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Australia can end Norway's knockout streak

Jul 5, 2011 - 10:25 PM Leverkusen, Germany (Sports Network) - Norway has reached the knockout stage of every Women's World Cup, advancing to the semifinals in four of the five previous events, but the 1995 champions face an early exit against Australia.

Norway sits third in Group D after the first two rounds of games and must beat Australia at BayArena on Wednesday on the last day of the group stage to avoid being eliminated before the quarterfinals for the first time.

Brazil hammered the two-time finalists, 3-0, on Sunday to seal its spot in the quarterfinals, and leave the Norwegians on the brink. Norway trails Australia on goal differential, and with the teams even on points, a win is required.

Although Norway is not as good as it was in the early years of the tournament, when it was runner-up in '91 in the first event and champion four years later, the country remains one of the better teams on the planet.

But against Brazil, coach Eli Landsem admitted, "It was impossible [to stop Marta]." Marta, the five-time world player of the year, scored two goals and added an assist.

"We simply didn't have the speed that is required. We did everything we could but we were punished for not being as fast as we could have been," he added.

Luckily, there's only one Marta.

But Australia will not be a pushover, either.

Australia defeated Equatorial Guinea in a controversial match, 3-2, on Sunday. Although Leena Khamis, Emily van Egmond and Lisa De Vanna scored, the Aussies should have had a penalty awarded in the first half on an obvious handball.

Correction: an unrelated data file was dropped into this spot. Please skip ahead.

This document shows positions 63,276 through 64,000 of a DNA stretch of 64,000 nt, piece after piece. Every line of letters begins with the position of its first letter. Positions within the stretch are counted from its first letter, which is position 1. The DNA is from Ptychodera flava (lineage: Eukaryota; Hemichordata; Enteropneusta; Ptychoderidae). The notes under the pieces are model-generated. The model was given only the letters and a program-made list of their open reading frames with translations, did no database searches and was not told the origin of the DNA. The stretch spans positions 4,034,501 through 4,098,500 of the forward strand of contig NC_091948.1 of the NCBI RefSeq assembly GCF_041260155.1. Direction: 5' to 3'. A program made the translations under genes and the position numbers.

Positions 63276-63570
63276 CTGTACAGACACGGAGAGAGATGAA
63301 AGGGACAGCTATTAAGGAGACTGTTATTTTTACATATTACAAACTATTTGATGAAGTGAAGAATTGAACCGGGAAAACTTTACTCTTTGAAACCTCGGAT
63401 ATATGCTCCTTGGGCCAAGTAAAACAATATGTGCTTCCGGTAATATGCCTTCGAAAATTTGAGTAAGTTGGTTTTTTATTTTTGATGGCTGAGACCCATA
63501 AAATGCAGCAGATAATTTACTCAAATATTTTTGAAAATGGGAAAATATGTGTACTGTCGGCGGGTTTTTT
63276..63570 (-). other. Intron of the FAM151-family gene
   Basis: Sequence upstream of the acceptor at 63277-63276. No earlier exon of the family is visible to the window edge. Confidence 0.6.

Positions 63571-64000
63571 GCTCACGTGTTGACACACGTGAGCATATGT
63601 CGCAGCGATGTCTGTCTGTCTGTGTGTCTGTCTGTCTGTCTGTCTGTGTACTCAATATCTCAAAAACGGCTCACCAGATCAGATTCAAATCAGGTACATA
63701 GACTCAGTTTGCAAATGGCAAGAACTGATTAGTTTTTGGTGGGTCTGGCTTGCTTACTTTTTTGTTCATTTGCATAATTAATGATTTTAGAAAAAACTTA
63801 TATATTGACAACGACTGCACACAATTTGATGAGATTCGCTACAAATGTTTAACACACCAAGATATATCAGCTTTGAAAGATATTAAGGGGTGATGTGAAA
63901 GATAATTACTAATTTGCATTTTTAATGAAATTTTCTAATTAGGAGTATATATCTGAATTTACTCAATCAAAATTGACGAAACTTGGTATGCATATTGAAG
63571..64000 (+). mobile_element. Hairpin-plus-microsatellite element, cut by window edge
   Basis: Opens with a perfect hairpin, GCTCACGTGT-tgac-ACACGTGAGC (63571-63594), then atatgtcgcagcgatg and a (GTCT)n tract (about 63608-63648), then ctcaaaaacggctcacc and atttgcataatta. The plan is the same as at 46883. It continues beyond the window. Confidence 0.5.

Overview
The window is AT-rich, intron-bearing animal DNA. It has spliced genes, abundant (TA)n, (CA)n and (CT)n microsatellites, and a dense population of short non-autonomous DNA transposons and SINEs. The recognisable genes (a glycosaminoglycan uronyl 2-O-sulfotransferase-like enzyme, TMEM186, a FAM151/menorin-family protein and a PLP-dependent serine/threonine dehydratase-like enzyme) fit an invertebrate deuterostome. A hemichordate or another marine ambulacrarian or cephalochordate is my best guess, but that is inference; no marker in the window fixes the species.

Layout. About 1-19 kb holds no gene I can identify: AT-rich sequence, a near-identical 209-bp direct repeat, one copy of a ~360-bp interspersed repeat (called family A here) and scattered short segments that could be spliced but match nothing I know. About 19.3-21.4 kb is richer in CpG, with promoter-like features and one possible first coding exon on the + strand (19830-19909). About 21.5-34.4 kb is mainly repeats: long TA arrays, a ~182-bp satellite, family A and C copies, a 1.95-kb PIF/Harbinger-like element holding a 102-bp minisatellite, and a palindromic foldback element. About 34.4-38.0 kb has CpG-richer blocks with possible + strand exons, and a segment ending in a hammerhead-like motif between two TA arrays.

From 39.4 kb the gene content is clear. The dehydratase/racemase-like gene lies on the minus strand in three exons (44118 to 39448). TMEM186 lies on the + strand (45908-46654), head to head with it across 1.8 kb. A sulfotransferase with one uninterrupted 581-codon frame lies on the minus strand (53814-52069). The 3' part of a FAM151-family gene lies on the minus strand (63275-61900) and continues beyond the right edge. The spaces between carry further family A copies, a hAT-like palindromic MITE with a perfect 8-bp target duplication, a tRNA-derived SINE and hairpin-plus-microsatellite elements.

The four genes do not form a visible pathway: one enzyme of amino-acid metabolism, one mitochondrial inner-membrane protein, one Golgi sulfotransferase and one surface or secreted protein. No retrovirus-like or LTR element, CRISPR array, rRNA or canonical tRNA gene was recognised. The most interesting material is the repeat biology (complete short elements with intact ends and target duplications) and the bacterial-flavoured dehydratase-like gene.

Equatorial Guinea defender Bruna picked up the ball in the area when the play was still alive, but no call was made by referee Gyoengyi Gaal, or one of her assistants.

Australia's players appealed for the call, but within minutes Genoveva Anonman scored for Equatorial Guinea, and the game was level at 1-1. Van Egmond and De Vanna scored in a three-minute span after half, taking the spotlight off the incredible mistake.

Anonman added another goal in the 83rd, but Australia held on for the win. And after Brazil defeated Norway by three goals, the issue of goal differential in the group - which could have been different if the Aussies got a penalty - was no longer a factor.

Australia followed Norway into the quarterfinals as the second-place team in its group four years ago, and can book a second straight appearance - also the second in club history - at the expense of the Norwegians.

"We are pleased that we won and that we are still in the competition," Aussie boss Tom Sermanni said. "We made the game [against Equatorial Guinea] a little bit more difficult for ourselves than we needed to at times.

"It was a game of contrasts, we played some excellent football and created great chances and at other times we made some very poor mistakes which could take five years off my life expectancy."

Australia can extend its coach's life expectancy with a few more wins - but just one over Norway might do that all by itself.